Work Visas: The Pros and Cons
Written by Chukwuma Asala for Gaebler Ventures
A work visa gives U.S employers the right to temporarily employ foreign workers in occupations that are classified as specialty jobs. Here's an introduction into the world of work visas.
Work Visas require the worker to have some type of specialized knowledge or a skill that requires extensive training with associated cost.
Usually the foreign worker will have to possess at least a bachelor's degree or its equivalent to even qualify for a petition to be filed on their behalf. So why go through all these formalities just to gain the services of a foreign worker? Let us take a look at some of the pros and cons of filing a petition for a work visa for a foreign worker.
- Most foreign workers are obviously very loyal to the company that files a work visa petition for them, so you would be gaining a valuable employee for a couple of years following the approval of the VISA.
- The process is relatively straightforward granted that the person has all the necessary paperwork so filing the petition is stress free. It is rare that a foreign worker gets denied a work VISA.
- The VISA is good for three years the first time it is granted to the foreign worker, then three more years after that. The second three year time period only involves a renewal of the documentation and is not expensive.
- Filing the petition for a work VISA can be very expensive from a business standpoint, usually ranging from $3500 to $5000. This includes attorney fees, legal documentation, forms, etc. Most Fortune 500 companies have no challenges in this area but a small business will have to weigh the investment in the employee very heavily.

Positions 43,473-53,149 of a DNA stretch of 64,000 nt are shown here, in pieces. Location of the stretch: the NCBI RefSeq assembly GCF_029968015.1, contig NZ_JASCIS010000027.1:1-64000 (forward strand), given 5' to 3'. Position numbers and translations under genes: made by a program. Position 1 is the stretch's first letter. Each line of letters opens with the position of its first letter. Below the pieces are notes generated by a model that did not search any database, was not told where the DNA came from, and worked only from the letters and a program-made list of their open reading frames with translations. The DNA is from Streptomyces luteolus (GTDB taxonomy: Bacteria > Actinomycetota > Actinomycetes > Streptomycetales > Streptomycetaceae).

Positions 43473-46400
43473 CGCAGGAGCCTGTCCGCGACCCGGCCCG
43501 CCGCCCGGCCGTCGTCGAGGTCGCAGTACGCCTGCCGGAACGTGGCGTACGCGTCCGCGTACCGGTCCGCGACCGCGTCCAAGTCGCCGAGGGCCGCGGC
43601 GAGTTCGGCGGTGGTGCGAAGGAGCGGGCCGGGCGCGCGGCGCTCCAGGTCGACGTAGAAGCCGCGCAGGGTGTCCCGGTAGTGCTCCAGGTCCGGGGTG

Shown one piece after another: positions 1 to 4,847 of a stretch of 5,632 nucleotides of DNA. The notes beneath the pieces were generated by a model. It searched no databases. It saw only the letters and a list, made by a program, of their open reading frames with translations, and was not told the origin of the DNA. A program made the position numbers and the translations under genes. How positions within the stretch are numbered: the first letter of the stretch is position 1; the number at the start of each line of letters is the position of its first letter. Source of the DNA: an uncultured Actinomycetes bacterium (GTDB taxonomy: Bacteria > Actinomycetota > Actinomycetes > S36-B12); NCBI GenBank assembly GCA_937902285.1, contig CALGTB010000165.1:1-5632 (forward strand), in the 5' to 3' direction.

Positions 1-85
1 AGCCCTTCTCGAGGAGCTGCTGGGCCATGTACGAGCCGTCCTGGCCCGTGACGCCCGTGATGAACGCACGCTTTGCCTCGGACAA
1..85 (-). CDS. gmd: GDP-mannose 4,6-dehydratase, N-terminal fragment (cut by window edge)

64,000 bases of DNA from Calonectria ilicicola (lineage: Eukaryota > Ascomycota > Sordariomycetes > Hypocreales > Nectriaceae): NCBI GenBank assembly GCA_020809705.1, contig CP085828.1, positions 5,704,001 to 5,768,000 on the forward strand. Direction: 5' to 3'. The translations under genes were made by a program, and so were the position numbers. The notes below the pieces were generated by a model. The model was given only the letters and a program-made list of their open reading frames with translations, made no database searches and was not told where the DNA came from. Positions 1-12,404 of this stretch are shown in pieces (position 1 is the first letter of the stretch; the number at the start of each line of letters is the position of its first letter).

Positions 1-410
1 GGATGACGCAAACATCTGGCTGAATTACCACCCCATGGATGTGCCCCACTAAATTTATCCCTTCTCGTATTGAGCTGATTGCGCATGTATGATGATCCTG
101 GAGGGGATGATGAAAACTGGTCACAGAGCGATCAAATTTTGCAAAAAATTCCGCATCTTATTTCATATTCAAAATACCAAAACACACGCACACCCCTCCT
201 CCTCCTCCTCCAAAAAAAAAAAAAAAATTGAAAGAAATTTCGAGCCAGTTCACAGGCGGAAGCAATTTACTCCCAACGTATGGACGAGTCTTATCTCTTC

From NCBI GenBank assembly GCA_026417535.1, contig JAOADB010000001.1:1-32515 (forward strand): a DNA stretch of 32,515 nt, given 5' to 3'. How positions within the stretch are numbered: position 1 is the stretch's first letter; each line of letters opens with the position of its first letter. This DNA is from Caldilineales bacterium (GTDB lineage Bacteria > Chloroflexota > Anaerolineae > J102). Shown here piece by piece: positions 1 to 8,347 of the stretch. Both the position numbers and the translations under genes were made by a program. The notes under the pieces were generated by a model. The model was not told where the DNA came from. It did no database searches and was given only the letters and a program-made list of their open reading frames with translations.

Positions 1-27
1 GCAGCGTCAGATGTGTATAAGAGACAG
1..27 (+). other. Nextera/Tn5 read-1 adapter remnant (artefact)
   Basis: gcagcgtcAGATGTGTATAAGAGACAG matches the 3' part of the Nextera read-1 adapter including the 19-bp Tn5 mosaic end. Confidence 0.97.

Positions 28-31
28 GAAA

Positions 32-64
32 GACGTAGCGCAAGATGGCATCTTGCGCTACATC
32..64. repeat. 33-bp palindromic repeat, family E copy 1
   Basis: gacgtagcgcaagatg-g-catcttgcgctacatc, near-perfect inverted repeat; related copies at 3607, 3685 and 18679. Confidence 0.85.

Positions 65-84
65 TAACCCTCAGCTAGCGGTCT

- The employee is not legally bound to work for the company that files the petition for the work VISA. So in reality a foreign worker could wait until the company files the petition, get their work VISA, stay for a few months then decide to leave and work for a different employer. An employer can however establish either a verbal or written contract with requirements to ensure this does not happen.
- Most foreign workers will need their employer to file for a permanent resident status which is called a green card upon the completion of their work eligibility through the work VISA. This means after six years unless the company files a petition for a green card the foreign worker will have to leave. This is also expensive and considerable more much expensive than the work VISA.
Chukwuma Asala is an international student from Nigeria who is studying to earn an MBA from the State University of New York in Albany. He has analyzed more than 20 industry case studies throughout his education thus far, and hopes to bring some of his business knowledge to Gaebler.com.
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